Concurrent programming means that you have two or more sub-programs running simultaneously. This potentially allows you to use all your processors at once. This sounds like an enticing idea, but there are good reasons to be very cautious with it.
I can think of one reason:
You are writing a computer game for fun and would like many sprites to move at the same time AND you are looking for difficult problems to solve.
There are two noteworthy approaches to concurrency in Python: threads and coroutines.
""" Example of a coroutine with asyncio """ import asyncio @asyncio.coroutine def factorial(name, number): f = 1 for i in range(2, number+1): print("Task %s: Compute factorial(%s)..." % (name, i)) yield from asyncio.sleep(1) f *= i print("Task %s: factorial(%s) = %s" % (name, number, f)) loop = asyncio.get_event_loop() tasks = [ asyncio.ensure_future(factorial("A", 2)), asyncio.ensure_future(factorial("B", 3)), asyncio.ensure_future(factorial("C", 4)) ] loop.run_until_complete(asyncio.wait(tasks)) loop.close()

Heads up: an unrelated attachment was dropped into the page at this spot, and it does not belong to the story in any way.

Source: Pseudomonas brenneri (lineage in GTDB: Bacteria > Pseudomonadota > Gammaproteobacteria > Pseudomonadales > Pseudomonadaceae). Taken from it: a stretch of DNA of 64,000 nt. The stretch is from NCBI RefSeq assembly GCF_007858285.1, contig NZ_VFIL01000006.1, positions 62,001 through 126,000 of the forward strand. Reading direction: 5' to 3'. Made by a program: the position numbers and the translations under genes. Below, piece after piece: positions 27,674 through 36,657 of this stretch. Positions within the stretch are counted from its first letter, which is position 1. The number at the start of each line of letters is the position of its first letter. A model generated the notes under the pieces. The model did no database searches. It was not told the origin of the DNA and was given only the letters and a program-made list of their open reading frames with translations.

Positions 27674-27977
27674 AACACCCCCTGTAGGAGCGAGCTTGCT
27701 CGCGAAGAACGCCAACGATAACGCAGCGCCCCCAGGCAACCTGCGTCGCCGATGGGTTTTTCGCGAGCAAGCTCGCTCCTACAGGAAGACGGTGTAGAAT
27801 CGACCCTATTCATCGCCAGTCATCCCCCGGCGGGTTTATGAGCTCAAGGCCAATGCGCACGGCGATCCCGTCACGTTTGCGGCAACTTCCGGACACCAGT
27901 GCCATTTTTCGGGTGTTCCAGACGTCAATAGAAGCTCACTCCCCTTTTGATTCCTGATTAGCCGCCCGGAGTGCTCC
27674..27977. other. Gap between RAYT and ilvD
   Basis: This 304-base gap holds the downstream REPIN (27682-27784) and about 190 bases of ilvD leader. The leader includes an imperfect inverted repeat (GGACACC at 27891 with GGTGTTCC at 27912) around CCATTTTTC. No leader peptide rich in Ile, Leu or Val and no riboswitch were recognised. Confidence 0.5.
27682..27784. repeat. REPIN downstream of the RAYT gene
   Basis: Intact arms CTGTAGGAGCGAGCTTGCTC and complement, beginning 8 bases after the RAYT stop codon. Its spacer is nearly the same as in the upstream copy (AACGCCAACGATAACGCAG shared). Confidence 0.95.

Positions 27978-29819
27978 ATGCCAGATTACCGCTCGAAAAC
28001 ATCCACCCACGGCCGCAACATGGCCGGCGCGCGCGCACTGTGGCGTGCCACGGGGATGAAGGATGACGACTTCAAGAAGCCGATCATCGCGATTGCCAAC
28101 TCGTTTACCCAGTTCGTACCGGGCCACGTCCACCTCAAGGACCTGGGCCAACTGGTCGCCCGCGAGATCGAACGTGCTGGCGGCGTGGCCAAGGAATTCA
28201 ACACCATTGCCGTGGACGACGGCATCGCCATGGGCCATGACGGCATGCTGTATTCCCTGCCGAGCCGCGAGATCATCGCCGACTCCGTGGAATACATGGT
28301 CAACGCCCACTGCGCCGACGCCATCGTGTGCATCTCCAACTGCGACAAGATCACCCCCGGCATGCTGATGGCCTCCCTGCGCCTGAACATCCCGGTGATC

# adopted from http://www.devshed.com/c/a/Python/Basic-Threading-in-Python/1/ import threading import time import random number = 1 class MyThread (threading.Thread): def run(self): global number print('This is thread ' + str(number) + ' speaking.') n = number number += 1 for i in range(20): print('Thread', n, 'counts', i) time.sleep(1 * random.randint(1, 10)) for x in range(10): MyThread().start()
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